Macro-economics of Innovation II. Nelson and Rosenberg (1993) Archibugi et al. (1999). National Innovation System 1. Institutions and mechanism supporting technical innovation. Actor network:
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The slow down in the growth of advanced countries since the 1970s.
The rise of Japan, South Korea and Taiwan as competitors.
Techno-nationalism: belief that the technological capabilities of a nation’s firms are a key source of their competitive strength and that these capabilities are in a sense national, and can be built by national action.
‘Nationhood matters and has a pervasive influence’ (Nelson).
Sectors and technological systems within a nation have a powerful shaping of influence on the structure and dynamic of NIS, while national contexts have important influences on sectoral conditioning and performance.
Prior institutional endowments of a NIS may help of hinder innovation activity and performance within particular sectors of a national economy (Archibugi et al, 1999).
Lundvall: Includes ‘all parts and aspects of economic structure and the institutional set-up affecting learning as well as searching and exploring - the production system, the marketing system and the system of finance present themselves as sub-systems in which learning takes place (broad definition).
Innovation: Some focus on technological innovations (Carlsson & Stankiewicz) and some others include institutional, social and educational innovations (Lunvall, Freeman).
Nelson and Rosenberg: Innovation encompasses ‘the processes by which firms master and get into practice product designs and manufacturing processes that are new to them, if not to the universe or even to the nation’.
Being a leader vs. Follower is blurred.
The first in the market need not derive the largest returns on innovation.
Innovation is linked to economic performance and so broader.
System: Boulding’s definition of a system is ‘anything not in chaos’. A system is constituted by a number of elements and by the relationship between these elements. In NIS no references to systems theory.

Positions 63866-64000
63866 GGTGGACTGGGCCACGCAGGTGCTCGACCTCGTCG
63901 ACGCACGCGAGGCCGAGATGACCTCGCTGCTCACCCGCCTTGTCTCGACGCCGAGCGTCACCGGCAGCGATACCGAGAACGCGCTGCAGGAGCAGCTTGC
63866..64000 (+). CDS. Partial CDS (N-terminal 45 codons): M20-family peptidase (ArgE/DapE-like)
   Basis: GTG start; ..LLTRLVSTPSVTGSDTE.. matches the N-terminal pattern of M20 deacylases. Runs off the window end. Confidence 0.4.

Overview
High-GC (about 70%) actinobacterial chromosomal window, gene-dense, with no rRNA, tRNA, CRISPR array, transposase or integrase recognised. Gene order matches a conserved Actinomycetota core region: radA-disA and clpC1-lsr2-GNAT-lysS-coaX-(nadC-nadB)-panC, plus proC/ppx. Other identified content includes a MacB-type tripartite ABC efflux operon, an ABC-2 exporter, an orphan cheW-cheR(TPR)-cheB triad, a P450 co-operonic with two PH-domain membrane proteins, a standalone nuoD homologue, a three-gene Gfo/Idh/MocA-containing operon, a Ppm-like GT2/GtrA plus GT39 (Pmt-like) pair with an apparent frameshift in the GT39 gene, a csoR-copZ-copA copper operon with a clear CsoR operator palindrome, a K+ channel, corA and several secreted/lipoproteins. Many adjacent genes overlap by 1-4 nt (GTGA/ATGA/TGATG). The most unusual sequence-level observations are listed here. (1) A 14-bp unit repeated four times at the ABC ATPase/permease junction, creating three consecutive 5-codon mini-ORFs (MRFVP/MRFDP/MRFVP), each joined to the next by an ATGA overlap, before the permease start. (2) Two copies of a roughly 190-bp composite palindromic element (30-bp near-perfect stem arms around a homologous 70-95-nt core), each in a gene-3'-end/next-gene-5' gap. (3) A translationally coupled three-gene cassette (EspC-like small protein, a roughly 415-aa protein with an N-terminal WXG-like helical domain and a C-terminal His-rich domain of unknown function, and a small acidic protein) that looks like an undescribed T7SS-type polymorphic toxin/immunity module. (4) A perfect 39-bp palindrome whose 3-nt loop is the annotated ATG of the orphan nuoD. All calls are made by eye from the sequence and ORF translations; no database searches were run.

National: Two dimensions (national - cultural and Étatist - political). The two controlled by a central authority is an utopian concept.
Systems of innovation that sectoral as well as different geographical levels (Archibugi et al).
Learning at all levels: from the individual through to the firm and organization, on to inter-firm and inter-organizational learning, institutional learning, cross-institutional learning and on through to the whole system - the learning economy.
However, the notion that what is learnt will be exactly the same for each individual, firm, organization and institution is not correct (Archibugi et al.)
Learning and interaction is vital, but little discussion on the nature of flows and linkages between different actors.
Growth can result from within the individual actor/element or from increased flows between them. Similarly all the growth in a system may stay inside it or flow out depending on the openness of the system. Alteration of these two dimensions can change the growth characteristics and dynamics radically (Archibugi et al.)
Globalization facilitates transmission of best-practice techniques across countries. But, it is not an automatic process.
Increased flow of goods and services enable firms to acquire complementary inputs required for converting basic knowledge into products. However, firms should have ‘absorptive capacity’. At the national/regional level a critical mass or institutional or technological infrastructure is necessary to harness external knowledge.
Location-specific advantages continue to be important as is evidenced by the firms’ decisions relating to foreign direct investment.
International distribution of production and of technological capabilities is becoming more sectorally differentiated. International division of labour shows that each is country is focusing on a smaller number of selected industries and relying on trade for others.
In the modern era most technologies are associated with various fields of science that illustrate them and provide invaluable understanding and techniques to advance technology. However, innovation remains a trial and error.
New science gives rise to new technologies (a view). But, the link between science and technology is more complex. (Nelson and Rosenberg)
Electrical equipment industry is a result of development of theoretical and experimental physics in the 19th century. The emergence of electricity as a new source of power resulted in a wide range of new products such as incandescent light, telephone, gramophone, which have their origin in scientific research that began with Faraday’s demonstration of electromagnetic induction in 1831.
On the other hand, the industries producing chemical products or using chemical reactions in manufacturing other products (tanning & dying) existed long before the rise of modern science. (Nelson and Rosenberg)
A systemic body of scientific knowledge about chemistry grew in the mid 19th century. In 1860s, Kekule managed to break the modular structure of benzene, a major significance for thousands of aromatics, including dyes and drugs, for all of organic chemistry.
The rise of scientific understanding supporting aircraft design reflects a similar story.
Therefore, new technologies have given rise to new sciences is equally true.
Limits of science and learning-by-doing (design and incremental innovations (Nelson and Rosenberg)